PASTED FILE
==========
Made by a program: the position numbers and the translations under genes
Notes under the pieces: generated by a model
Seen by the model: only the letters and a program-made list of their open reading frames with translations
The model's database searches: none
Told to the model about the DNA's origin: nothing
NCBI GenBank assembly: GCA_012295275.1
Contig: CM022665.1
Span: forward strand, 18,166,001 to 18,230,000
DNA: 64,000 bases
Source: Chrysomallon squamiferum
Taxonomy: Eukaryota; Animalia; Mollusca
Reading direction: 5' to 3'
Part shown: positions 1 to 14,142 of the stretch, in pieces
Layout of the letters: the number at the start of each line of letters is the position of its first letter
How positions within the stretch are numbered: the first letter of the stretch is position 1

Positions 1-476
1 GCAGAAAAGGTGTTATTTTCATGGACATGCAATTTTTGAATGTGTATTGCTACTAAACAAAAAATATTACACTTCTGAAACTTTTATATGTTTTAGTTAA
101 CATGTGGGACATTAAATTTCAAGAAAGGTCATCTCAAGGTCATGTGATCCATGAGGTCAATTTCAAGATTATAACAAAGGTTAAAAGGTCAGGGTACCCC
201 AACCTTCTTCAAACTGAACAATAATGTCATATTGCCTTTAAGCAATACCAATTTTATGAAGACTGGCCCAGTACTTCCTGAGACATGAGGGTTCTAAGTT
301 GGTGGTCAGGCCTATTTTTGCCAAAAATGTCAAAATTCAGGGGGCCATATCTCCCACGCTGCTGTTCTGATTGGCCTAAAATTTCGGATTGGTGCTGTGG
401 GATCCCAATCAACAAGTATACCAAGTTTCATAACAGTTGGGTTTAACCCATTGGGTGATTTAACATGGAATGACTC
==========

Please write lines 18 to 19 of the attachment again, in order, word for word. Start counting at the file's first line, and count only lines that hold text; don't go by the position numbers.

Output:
101 CATGTGGGACATTAAATTTCAAGAAAGGTCATCTCAAGGTCATGTGATCCATGAGGTCAATTTCAAGATTATAACAAAGGTTAAAAGGTCAGGGTACCCC
201 AACCTTCTTCAAACTGAACAATAATGTCATATTGCCTTTAAGCAATACCAATTTTATGAAGACTGGCCCAGTACTTCCTGAGACATGAGGGTTCTAAGTT